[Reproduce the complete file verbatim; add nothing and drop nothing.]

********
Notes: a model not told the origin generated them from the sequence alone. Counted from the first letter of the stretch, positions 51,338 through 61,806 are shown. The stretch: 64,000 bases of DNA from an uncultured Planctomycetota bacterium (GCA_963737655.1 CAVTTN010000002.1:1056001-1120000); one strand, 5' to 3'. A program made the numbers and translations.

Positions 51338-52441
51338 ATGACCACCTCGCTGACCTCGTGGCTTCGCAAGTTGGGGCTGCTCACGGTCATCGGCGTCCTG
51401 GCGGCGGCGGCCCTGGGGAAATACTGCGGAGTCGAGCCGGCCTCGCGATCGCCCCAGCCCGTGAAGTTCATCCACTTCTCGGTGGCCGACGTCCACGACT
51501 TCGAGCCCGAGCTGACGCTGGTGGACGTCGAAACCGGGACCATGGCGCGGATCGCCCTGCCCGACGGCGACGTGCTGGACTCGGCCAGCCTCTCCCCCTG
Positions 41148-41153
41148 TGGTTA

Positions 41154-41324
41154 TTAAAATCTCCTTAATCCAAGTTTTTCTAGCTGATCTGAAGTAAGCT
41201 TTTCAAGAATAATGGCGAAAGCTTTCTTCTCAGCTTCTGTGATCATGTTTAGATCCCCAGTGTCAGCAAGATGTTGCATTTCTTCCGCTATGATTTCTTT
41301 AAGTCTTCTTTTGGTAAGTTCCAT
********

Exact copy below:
Notes: a model not told the origin generated them from the sequence alone. Counted from the first letter of the stretch, positions 51,338 through 61,806 are shown. The stretch: 64,000 bases of DNA from an uncultured Planctomycetota bacterium (GCA_963737655.1 CAVTTN010000002.1:1056001-1120000); one strand, 5' to 3'. A program made the numbers and translations.

Positions 51338-52441
51338 ATGACCACCTCGCTGACCTCGTGGCTTCGCAAGTTGGGGCTGCTCACGGTCATCGGCGTCCTG
51401 GCGGCGGCGGCCCTGGGGAAATACTGCGGAGTCGAGCCGGCCTCGCGATCGCCCCAGCCCGTGAAGTTCATCCACTTCTCGGTGGCCGACGTCCACGACT
51501 TCGAGCCCGAGCTGACGCTGGTGGACGTCGAAACCGGGACCATGGCGCGGATCGCCCTGCCCGACGGCGACGTGCTGGACTCGGCCAGCCTCTCCCCCTG
Positions 41148-41153
41148 TGGTTA

Positions 41154-41324
41154 TTAAAATCTCCTTAATCCAAGTTTTTCTAGCTGATCTGAAGTAAGCT
41201 TTTCAAGAATAATGGCGAAAGCTTTCTTCTCAGCTTCTGTGATCATGTTTAGATCCCCAGTGTCAGCAAGATGTTGCATTTCTTCCGCTATGATTTCTTT
41301 AAGTCTTCTTTTGGTAAGTTCCAT